GAZA Judenrein?

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Abandoning Gaza will not end terrorism

By Jeff Jacoby

Savages don't deserve a state

Meirav, the 2-year-old, had been strapped into a car seat for safety. But car seats are no
protection against bullets, and by the time rescue workers reached the Citroen
station wagon, Meirav was dead of multiple gunshot wounds to the head. So was
her 7-year-old sister, Roni. And Hadar, the 9-year-old. And Hila, 11. One by
one, each had been shot at point-blank range.

In the driver's seat, their mother was dead too. Tali Hatuel, 34, was a social
worker who was often called upon to comfort and assist victims of terrorism.
Eight months pregnant with her first boy, she had been driving to Ashkelon on
Sunday for an ultrasound exam. Then she and the girls had planned to join her
husband David at an election precinct to urge voters to oppose the controversial
Israeli referendum on unilaterally "disengaging" from the Gaza Strip.

But David never saw his wife and daughters alive again. He buried them Sunday
evening, sobbing with grief and surrounded by thousands of mourners in
Ashkelon's new cemetery. "You were my flowers," he wept. "I am all alone and
there is no one left."

Not long after the slaughter of the Hatuel family, two terror groups — Islamic
Jihad and the Popular Resistance Committee — proudly claimed responsibility in a
call to the Associated Press. The official Voice of Palestine radio praised the
quintuple murder as a "heroic" operation against "five settlers," not bothering
to mention that the victims were an unarmed pregnant woman and four children.

The savagery of the attack was similarly downplayed by National Public Radio in
its broadcast the next morning. Actually, reporter Julie McCarthy did more than
minimize the horror of the massacre. She blamed the victims for "provoking"
their own murder — not by anything they did, but by their mere "presence" in the
disputed territory.

"The settlers rallied
support [against the referendum], saying Israel was withdrawing under fire,"
McCarthy reported, "but there was ample evidence yesterday to show that their
continued presence in Gaza is provoking bloodshed. Israeli troops shot dead two
Palestinian gunmen after the men ambushed a mother and her four small daughters
outside the Gaza settlement of Gush Katif. The family was shot and killed on
their way to the Israeli city of Ashkelon."

In NPR's warped moral calculus, Tali Hatuel and her children are in early graves
not because Palestinian culture celebrates the mass-murder of Jews, but because
Jews have no business living among Arabs. If McCarthy had been reporting from
Birmingham in September 1963, would she have blamed the bombing of the Sixteenth
Street Baptist Church on the provocative "presence" of the four black girls who
died in the explosion?

The Hatuels opposed Ariel Sharon's proposed Gaza pullout because they understood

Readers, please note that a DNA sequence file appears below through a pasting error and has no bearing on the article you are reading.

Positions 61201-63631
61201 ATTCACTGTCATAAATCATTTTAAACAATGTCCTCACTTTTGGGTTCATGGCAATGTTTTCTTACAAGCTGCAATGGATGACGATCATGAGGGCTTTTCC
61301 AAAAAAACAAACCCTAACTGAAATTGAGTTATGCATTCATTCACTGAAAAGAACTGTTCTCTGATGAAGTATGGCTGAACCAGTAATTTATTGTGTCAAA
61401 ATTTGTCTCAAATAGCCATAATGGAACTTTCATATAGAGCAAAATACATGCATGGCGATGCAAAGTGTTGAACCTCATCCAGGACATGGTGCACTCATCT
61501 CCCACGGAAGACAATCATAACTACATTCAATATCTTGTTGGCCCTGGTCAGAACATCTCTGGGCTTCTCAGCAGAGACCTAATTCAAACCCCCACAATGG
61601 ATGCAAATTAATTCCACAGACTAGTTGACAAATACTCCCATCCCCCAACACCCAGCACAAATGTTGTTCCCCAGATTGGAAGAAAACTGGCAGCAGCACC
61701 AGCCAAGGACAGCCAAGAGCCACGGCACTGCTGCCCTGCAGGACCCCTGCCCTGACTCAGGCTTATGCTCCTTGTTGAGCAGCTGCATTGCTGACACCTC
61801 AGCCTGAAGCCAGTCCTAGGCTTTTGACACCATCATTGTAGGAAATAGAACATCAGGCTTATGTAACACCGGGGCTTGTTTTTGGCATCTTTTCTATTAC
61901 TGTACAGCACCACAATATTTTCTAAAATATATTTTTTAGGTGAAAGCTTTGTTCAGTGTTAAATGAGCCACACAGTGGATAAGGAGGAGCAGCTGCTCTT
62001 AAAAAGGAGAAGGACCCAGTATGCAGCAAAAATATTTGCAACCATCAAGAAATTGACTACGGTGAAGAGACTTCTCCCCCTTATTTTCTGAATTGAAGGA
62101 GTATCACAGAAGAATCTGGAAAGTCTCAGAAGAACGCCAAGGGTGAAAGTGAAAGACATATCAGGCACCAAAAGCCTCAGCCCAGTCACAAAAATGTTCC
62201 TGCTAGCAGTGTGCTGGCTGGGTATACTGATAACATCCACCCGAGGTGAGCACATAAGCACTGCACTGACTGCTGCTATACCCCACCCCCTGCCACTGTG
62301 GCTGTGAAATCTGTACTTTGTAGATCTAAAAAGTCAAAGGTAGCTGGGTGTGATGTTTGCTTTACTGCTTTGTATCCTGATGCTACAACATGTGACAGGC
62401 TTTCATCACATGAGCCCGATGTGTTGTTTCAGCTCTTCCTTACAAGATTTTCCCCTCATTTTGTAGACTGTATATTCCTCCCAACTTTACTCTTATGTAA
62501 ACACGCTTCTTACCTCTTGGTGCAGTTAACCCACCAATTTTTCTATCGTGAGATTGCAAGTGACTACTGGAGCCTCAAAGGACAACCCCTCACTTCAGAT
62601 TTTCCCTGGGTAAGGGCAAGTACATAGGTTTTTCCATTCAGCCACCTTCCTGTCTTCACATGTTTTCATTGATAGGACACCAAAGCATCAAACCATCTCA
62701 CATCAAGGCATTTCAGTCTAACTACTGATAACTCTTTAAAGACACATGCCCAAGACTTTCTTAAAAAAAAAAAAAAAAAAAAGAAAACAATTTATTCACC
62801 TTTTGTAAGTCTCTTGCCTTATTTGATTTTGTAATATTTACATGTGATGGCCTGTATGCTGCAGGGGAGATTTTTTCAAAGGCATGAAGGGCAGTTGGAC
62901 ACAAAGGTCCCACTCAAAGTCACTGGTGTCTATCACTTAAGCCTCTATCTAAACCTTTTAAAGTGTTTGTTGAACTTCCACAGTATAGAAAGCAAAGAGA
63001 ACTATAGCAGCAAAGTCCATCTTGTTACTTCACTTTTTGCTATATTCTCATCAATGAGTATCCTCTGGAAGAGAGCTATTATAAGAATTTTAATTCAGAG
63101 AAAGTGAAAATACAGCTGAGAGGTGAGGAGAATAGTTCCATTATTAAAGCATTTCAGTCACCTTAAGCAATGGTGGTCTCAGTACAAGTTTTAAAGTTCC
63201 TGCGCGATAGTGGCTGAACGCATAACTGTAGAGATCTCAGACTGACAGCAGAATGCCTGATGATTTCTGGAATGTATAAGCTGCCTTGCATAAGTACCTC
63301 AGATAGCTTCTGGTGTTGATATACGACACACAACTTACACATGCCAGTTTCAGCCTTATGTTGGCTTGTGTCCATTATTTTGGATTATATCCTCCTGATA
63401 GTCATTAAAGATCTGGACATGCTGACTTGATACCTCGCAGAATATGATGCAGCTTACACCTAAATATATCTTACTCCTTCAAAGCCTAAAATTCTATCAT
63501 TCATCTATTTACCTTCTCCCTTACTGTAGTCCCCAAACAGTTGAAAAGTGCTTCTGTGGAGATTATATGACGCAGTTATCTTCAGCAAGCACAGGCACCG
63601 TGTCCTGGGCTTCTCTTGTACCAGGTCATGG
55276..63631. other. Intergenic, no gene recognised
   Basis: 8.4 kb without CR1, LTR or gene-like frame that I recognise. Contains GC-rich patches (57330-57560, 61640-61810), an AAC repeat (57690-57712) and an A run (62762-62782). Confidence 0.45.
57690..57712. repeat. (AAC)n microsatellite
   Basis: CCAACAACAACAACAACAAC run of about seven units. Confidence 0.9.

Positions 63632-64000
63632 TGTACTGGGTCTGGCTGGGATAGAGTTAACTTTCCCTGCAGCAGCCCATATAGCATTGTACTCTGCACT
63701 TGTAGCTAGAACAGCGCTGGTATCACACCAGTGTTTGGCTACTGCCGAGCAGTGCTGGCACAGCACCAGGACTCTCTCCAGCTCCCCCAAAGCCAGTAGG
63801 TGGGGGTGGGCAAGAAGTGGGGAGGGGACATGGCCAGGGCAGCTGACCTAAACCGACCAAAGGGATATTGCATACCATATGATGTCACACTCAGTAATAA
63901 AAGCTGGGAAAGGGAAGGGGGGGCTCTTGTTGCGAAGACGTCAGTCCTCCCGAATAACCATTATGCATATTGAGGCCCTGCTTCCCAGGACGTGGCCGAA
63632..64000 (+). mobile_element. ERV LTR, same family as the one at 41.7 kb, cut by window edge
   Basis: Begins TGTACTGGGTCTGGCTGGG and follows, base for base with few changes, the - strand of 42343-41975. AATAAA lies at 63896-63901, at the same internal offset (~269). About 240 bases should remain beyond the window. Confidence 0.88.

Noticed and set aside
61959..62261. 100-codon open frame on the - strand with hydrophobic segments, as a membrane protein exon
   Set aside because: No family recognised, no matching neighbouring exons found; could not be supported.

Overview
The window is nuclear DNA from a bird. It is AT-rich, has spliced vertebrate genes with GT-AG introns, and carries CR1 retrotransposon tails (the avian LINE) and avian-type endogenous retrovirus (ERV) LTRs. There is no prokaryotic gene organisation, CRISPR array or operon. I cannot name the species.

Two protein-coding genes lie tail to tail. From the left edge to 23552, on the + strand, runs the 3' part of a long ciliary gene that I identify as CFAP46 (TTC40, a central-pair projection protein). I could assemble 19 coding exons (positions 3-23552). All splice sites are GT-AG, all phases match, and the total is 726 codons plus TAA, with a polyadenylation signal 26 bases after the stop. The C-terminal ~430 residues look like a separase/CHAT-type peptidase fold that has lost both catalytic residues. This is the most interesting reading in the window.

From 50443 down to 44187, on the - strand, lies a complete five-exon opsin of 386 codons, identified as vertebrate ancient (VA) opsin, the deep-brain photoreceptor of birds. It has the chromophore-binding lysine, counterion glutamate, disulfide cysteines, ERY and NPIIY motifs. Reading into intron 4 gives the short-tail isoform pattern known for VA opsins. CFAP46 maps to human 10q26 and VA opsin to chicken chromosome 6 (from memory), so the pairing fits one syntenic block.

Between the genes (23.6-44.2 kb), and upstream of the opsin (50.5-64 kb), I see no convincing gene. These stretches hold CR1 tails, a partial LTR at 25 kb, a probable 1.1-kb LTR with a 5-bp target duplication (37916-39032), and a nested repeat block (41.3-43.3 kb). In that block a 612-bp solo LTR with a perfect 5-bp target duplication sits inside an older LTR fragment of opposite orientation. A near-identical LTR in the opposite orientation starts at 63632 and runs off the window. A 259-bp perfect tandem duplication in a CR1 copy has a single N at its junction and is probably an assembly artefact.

that unilaterally surrendering land to Hamas and the PLO could only result in
more terror and bloodshed, not less. If the past decade — the era of the "land
for peace" delusion — has made anything clear, it is that the more Israel
concedes to the Palestinians, the worse Palestinian terror becomes. Abandoning
Gaza will not make the Arabs more peaceful. It will simply strengthen their
conviction that Israelis can be defeated through terrorism, and make Gaza a more
effective staging-area for violent attacks on Jews.

Notwithstanding the defeat of Sunday's referendum, Sharon says he still intends
to go forward with his "disengagement" from Gaza. That presumably will mean the
uprooting of some 8,000 Gazan Jews from the homes, farms, and schools they have
built over the past quarter-century. The State Department and the United Nations
will cheer the sight of Gaza being ethnically cleansed of its Jewish population
— being rendered Judenrein, as the Nazis used to say. But having approved
Sharon's expulsion of Jews from territory largely occupied by Arabs, what will
they say if he then proposes to expel Arabs from places whose majority is Jewish?

No: Arab-Israeli peace will not be won by dragging people, kicking and screaming,
from their homes. Nor will it be won by giving land and statehood to the
gangsters who run Hamas and Fatah. Abandoning the field to the terrorists will
not make the terrorism stop.

The only workable recipe for lasting Middle East peace is the enormously
difficult one of remaking Palestinian society from the bottom up. Of destroying
its poisonous culture of violence, death-worship, and Jew-hatred. Of educating
its people for democracy and tolerance. Of replacing its cruel and corrupt
rulers with leaders genuinely committed to moderation.

Only when — only if — such a transformation takes place will the Palestinians be
ready for statehood. To confer sovereignty on them now would be disastrous, a
guarantee of violence for years to come. If there is one thing a regime that can
call the execution of a mother and her four daughters "heroic" doesn't need, it
is a reward.

JWR contributor Jeff Jacoby is a Boston Globe columnist.

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